American Motors Corp. and French auto maker Renault today announced completion of a plan for "a joining of forces" and disclosed they will design a car which AMC will produce at its Kenosha, Wisc., plant as early as 1982.

Under the terms of a unique arrangement, AMC dealers soon will be selling Renault cars in North America and Renault dealers will be stocking AMC Jeeps abroad.

The French-American linkup, which was nine months in the making, is a precedent-setting combination of talents and troops in the auto industry. Officials of both companies weren't even sure how to describe the relationship, shying away from conventional tems such as joint venture or partnership and preferring instead the words "alliance" and "combination."

For AMC, the smallest of America's Big Four car makers, the agreement provides a life-saving boost. With its share of the U.S. passenger car market dwindling steadily in recent years to 1.8 percent in 1978, AMC has been battling just to stay in the business.

Its new French connection will quickly give AMC dealers some badly needed fuel-efficient small cars to sell and will provide the corporation with sorely needed product development help. It also will help expand international sales of AMC's already successful Jeep line.

For Regie Nationale des Usines Renault -- the formal name of France's government-owned and largest auto manufacturer -- the arrangement means a major foothold in the lucrative American car market, something which has eluded Renault since the ill-fated experience here of its Dauphin model in the early 1960s. Renault initially will more than double its number of outlets in the U.S. and Canada from 440 to about 1,000 and eventually will include most of AMC's 2,300 showrooms.

The agreement between the two companies calls for immediate delivery of Renault's "Le Car" to AMC dealerships, followed in 1980 by the introduction in North America of the new Renault 18, a sedan car with front wheel drive that was introduced in Europe last year.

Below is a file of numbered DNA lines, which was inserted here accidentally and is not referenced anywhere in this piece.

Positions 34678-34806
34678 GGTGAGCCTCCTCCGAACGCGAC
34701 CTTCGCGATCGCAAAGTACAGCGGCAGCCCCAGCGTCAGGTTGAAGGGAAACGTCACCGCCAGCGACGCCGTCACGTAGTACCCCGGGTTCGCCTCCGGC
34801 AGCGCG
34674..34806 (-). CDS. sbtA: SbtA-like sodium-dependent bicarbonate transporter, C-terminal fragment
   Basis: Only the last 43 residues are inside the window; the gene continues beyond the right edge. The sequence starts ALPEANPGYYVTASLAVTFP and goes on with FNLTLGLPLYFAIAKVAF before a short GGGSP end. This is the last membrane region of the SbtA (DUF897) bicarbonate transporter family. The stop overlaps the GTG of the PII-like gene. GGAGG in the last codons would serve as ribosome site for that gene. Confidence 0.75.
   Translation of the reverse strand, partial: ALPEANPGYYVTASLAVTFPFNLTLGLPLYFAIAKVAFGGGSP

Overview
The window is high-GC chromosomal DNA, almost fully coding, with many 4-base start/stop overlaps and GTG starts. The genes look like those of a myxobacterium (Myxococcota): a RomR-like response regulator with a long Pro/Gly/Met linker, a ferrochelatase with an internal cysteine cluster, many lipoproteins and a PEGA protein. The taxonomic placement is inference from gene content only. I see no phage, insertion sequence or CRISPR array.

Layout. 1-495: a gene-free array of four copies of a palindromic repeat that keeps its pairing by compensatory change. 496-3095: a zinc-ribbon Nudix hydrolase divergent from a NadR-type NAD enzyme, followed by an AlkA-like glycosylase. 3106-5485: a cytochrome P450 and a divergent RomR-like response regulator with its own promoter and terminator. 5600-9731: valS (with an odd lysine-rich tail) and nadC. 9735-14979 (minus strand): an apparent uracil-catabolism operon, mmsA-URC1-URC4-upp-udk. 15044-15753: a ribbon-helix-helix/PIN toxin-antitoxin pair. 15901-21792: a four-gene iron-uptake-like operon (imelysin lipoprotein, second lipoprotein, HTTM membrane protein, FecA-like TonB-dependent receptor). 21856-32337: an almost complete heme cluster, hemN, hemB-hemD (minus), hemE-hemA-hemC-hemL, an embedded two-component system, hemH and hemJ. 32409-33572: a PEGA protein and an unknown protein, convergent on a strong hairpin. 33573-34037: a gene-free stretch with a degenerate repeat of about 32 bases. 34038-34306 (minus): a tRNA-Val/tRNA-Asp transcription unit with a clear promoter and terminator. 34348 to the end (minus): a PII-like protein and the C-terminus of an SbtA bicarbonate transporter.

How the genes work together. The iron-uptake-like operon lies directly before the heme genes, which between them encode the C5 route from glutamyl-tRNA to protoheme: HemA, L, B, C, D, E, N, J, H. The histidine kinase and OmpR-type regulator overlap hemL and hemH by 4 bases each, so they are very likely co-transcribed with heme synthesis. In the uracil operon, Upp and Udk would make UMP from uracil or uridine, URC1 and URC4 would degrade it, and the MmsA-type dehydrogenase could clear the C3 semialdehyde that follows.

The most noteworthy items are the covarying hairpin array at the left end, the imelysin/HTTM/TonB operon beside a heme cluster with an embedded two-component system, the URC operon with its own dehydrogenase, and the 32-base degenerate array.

Renault officials originally had hoped to have AMC produce the 18 in the U.S., an arrangement that would have allowed the French to avoid the export cost of a sliding dollar and at the same time help AMC fill some underused production capacity.

But in the end, the companies decided in the interest of time and convenience to forego gearing up for U.S. production of existing Renault models and instead to design a new car for AMC to produce, probably beginning in 1982.

"We decided that if we're going to tool a car, let's tool the latest one off the shelf," Gerald Meyers, AMC chairman, said at a press conference. "We wanted a brand new spanking baby when we begin production."

Also never realized in the final deal were AMC's early hopes of obtaining special financing from the French auto giant.

Bernard Hanon, president of Renault-France, said his company has no plans either to invest directly in the financially strapped AMC or to make any special financial allowances for the car maker. Spokesmen for both companies said the idea of a merger never was discussed.

Many observers, however, think that Renault's ambitious U.S. plans will require much more than an armslength financial arrangement, and they also have expressed doubts about AMC's survival without a generous transfusion of cash.

For their part, AMC officials bristle at the suggestion they can't hold up their end of the bargain. The company's 1978 performance was strong. Earnings for the year ended Sept. 30 on sales of $2.6 billion were $36.7 million, a fourfold leap over 1977.

The gains were due in part to stringent economies in AMC's moribond car production operation. Even so, the operation remained a money loser, and fortunately was offset by a rich showing in AMC's noncar businesses -- its Jeep line, mail and military truck sales, bus division, lawn and garden tractor operation, and industrial machinery business. Fully 60 percent of AMC's sales volume now comes from businesses other than passenger cars.

Though back in the black, AMC remains short of cash. It still can't afford to pay dividends to shareholders or full-scale industry wages and benefits to workers.

Meyer claimed his company will need no additional financing to import Renault cars. But with plans now to expand Jeep sales (first through Renault dealerships in France and Colombia and later in foreign markets yet to be decided upon), AMC almost certainly will require additional plant capacity -- and funds.